Rapid recovery on the horizon for North East cities
November 30, 2020
A new study of economic trends has found that cities in the North East will stage a rapid recovery in the second quarter of 2021.
The UK Powerhouse report, published by law firm Irwin Mitchell in partnership with the Centre for Economics and Business Research (Cebr), expects that average annual gross value added (GVA) will be 23 per cent across the UK in Q2 2021.
The report believes Newcastle will outperform this average with GVA growth of 24.1 per cent over the quarter.
Middlesbrough is expected to record a 25 per cent boost, while the figure for Sunderland is 20.5 per cent.
The study, which assumes a substantial proportion of the UK population will have received a COVID-19 vaccine by the middle of next year, also highlights a disjoint between the increase in output and employment growth.
For example, while Newcastle is expected to see rapid GVA growth going into Q2 2021, employment levels could actually fall by 0.2 per cent.
This is in line with the end of the Coronavirus Job Retention Scheme (CJRS), which runs through until March 31, 2021.
Middlesbrough is forecast to see a bigger reduction in employment levels (0.7 per cent).
Looking ahead to the end of next year, Newcastle’s economic output by Q4 2021 is expected to increase by 7 per cent taking the value of its economy to £18.3 billion.
Over the same period, Sunderland’s economy could grow by 7.3 per cent, while the figure for Middlesbrough is 7.5 per cent.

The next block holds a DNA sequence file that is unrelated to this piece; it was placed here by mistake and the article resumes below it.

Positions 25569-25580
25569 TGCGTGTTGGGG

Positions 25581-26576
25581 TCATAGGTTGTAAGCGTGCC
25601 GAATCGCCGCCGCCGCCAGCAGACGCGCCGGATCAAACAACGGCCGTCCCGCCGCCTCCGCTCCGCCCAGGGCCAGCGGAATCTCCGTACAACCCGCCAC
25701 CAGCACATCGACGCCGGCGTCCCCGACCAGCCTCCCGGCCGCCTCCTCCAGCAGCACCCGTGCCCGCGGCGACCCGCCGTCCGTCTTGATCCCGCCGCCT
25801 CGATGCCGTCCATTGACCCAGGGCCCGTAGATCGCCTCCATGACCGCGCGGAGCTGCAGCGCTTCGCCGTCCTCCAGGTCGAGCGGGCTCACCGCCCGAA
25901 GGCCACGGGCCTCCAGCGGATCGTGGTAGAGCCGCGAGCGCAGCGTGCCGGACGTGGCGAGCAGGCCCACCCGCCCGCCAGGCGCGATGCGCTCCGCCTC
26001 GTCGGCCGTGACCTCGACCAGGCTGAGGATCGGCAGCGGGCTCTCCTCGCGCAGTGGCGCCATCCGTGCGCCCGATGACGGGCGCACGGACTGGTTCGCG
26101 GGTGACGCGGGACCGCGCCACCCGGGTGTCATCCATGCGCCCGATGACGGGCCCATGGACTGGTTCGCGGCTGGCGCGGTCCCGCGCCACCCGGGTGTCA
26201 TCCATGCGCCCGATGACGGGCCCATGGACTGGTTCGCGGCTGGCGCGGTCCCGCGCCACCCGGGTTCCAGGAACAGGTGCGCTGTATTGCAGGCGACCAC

Vicky Brackett, partner and head of Irwin Mitchell’s Business Legal Services division, said: “The encouraging news about vaccines should mean that by that by late Spring, consumer spending and business investment will be able to increase significantly.
“According to the report, Sunderland had one of the highest proportion of employees furloughed up to the end of July 2020, but like many other areas it has become a lot less reliant on it.
“Although the labour market is likely to take a hit when the government’s furlough scheme comes to an end, there are some encouraging signs with Newcastle and Middlesbrough outperforming the national average for economic output.
“It is however clear that the southern city economies are set to recover more quickly than the rest of the country in terms of employment growth.
“The government has talked a lot recently about its levelling up agenda but it’s time for action, not more words.”
Josie Dent, managing economist at Cebr, added: “The decision by the Chancellor to extend the CJRS has saved hundreds of thousands of jobs.
“The impact of the ending of the scheme in March 2021 is expected to be far smaller than it would have been in October 2020, as there is considerable hope that in Spring 2021 the virus will be much more containable.”